The G20 is expected to endorse a plan to extend a debt-servicing moratorium for poor and highly indebted economies in the developing world by six months to mid-2021, said a draft G20 communique, as the coronavirus pandemic has hit the most vulnerable nations in the world hardest.
China, as the largest developing country and an emerging creditor, has vowed to maintain support for the developing world and help it overcome the hardships and the growing challenges caused by the pandemic.
Chinese President Xi Jinping, in remarks at the 15th G20 Leaders' Summit on Saturday, said that "China has fully implemented the Debt Service Suspension Initiative (DSSI) and put off debt repayment totaling over $1.3 billion. China supports the decision on the DSSI extension and will continue to work with other parties for its full implementation."
The country will increase the level of debt suspension and relief for countries facing particular difficulties and encourage its financial institutions to provide new financing support on a voluntary basis and according to market principles, Xi said.
The DSSI and the Common Framework for Debt Treatments beyond the DSSI are important deliverables of the G20 Finance Track this year amid the COVID-19 pandemic.
It is the first time in the G20's history that countries have jointly participated in multilateral debt treatments, and China has played a vital role.
During a recent written interview, Chinese Finance Minister Liu Kun said that China has suspended debt owed by developing countries in the amount of $1.353 billion, with 23 countries benefiting from the initiative. As of the end of September, the China Development Bank had signed agreements with DSSI beneficiaries involving $748 million.
The combined debt relief scale is the highest among the group's members in terms of the amount deferred, according to Liu.
"China will stay in close communication and coordination with other parties within the G20 over the issue of debt vulnerabilities in the poorest countries, and we will continue to participate, in an active manner, in the multilateral debt coordination process," he said.
There's no doubt that the China-proposed initiative is like "warm fire on a cold day" for many developing countries that have been struggling in the COVID-19 pandemic, Ruan Zongze, executive vice president and senior research fellow at the China Institute of International Studies, told the Global Times on Sunday.
G20 was born to cope with risks, Ruan said, noting that in the face of a new wave of economic recession and risks, the forum, with the participation of the world's major developed economies, is the best platform to promote the implementation of debt relief proposals for those that are more financially vulnerable.
Experts noted that China has also been a bridge in talks between developing economies and developed ones in the G20 meeting, so the initiative is in line with China's long-lasting commitment to pushing multilateral and inclusive cooperation.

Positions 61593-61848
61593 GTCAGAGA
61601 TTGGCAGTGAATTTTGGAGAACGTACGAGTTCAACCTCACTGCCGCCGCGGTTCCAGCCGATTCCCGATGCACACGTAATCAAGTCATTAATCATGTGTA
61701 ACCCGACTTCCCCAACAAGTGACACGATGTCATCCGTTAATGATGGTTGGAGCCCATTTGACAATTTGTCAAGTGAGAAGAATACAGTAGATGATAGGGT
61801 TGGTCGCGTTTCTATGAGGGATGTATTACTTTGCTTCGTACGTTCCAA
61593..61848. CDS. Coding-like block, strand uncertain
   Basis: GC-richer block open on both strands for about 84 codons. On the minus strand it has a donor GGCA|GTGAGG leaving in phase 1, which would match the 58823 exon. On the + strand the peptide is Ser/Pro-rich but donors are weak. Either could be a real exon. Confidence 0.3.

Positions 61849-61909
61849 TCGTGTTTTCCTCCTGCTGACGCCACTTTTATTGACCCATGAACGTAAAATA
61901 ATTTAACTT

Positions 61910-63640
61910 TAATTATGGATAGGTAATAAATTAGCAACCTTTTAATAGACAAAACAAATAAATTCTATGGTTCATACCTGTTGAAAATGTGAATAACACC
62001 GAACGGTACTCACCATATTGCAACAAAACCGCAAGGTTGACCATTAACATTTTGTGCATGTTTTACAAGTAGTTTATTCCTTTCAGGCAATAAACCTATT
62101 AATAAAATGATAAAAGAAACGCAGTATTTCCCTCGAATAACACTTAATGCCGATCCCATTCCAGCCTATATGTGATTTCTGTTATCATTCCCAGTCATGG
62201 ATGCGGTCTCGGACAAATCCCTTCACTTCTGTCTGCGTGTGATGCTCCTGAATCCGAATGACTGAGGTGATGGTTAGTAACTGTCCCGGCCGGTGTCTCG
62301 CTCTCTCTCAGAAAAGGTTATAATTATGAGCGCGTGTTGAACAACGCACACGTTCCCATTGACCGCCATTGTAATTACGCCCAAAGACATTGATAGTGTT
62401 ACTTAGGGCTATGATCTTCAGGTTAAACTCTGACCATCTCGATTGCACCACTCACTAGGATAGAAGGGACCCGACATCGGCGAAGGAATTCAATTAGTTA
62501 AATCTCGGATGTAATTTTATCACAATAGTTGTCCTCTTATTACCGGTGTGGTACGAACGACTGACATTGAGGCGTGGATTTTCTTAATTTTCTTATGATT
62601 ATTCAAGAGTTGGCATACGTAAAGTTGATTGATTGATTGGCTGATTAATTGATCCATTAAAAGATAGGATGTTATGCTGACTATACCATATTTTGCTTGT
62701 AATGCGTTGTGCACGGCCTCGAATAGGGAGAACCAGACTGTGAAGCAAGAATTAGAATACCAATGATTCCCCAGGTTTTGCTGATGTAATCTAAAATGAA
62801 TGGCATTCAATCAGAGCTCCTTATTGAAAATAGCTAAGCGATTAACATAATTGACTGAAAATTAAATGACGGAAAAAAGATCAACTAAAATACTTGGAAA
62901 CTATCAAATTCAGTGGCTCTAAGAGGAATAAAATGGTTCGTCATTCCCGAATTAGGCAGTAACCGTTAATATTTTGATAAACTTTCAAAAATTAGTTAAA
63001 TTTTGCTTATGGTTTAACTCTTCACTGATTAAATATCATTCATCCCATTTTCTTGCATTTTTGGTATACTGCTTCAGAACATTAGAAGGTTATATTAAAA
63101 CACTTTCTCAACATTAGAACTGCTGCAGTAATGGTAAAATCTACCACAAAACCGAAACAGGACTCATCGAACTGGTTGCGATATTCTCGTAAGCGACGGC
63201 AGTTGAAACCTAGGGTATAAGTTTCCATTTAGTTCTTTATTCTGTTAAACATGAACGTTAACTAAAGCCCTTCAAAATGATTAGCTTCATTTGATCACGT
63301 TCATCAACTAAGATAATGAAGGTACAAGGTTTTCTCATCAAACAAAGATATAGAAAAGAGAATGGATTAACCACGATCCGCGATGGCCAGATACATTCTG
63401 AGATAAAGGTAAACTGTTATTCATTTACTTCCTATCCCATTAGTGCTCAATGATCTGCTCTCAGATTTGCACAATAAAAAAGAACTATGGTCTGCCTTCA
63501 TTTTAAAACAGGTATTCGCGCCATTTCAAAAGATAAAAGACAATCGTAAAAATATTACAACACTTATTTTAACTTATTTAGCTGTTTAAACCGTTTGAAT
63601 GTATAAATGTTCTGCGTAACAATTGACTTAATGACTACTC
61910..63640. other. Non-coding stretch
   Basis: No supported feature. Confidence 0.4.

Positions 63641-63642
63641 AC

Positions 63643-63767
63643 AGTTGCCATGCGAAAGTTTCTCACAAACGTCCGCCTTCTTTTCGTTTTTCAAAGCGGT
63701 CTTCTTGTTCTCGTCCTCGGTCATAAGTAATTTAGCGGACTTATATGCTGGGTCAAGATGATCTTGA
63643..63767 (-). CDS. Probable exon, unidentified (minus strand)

When China hosted the 11th G20 Summit in 2016, a record number of developing countries were invited to the meeting, which brought the developing world's engagement in global governance to an unprecedented high.
"In terms of debt problems, all countries are in the same boat," Ruan noted, adding that for developed economies, to relieve the debt burden of developing countries is also a favor to themselves and the rapid development of the global economy.
Nevertheless, debt relief work still needs the active participation of all parties involved, as for debt problems and support to developing countries, especially those who are still in poverty, "we can never say we've done enough," Ruan said.
The COVID-19 pandemic has intensified uncertainties for the developing world. According to the UN Conference on Trade and Development, COVID-19 is wrecking the UN's 2030 sustainable development agenda.
It reads: "The disparities caused by the COVID-19 crisis are glaring, and vaccine production and delivery will likely underscore the limited capacity of most developing and least-developed countries to respond to the crisis."
To assist developing countries in fighting the pandemic and achieving economic and social recovery and development, Liu said China will do its best through bilateral and multilateral channels, including providing $2 billion in international assistance over two years, and prioritizing the offer of a vaccine against COVID-19 when it becomes available to developing countries.
"With the lack of mature infrastructure such as online education and rich medical resources, the developing world is suffering from a huge crisis caused by COVID-19. Moreover, there is a trend for some developed countries to reduce their foreign aid as their economies are badly hit and for unilateralism and protectionism to rise," Song Wei, deputy director of the Institute of International Development Cooperation at the Chinese Academy of International Trade and Economic Cooperation, told the Global Times.
"But the key to solving debt issues for developing countries is development," Song said, adding that China will always support the development of those countries and increase the efficiency of its aid.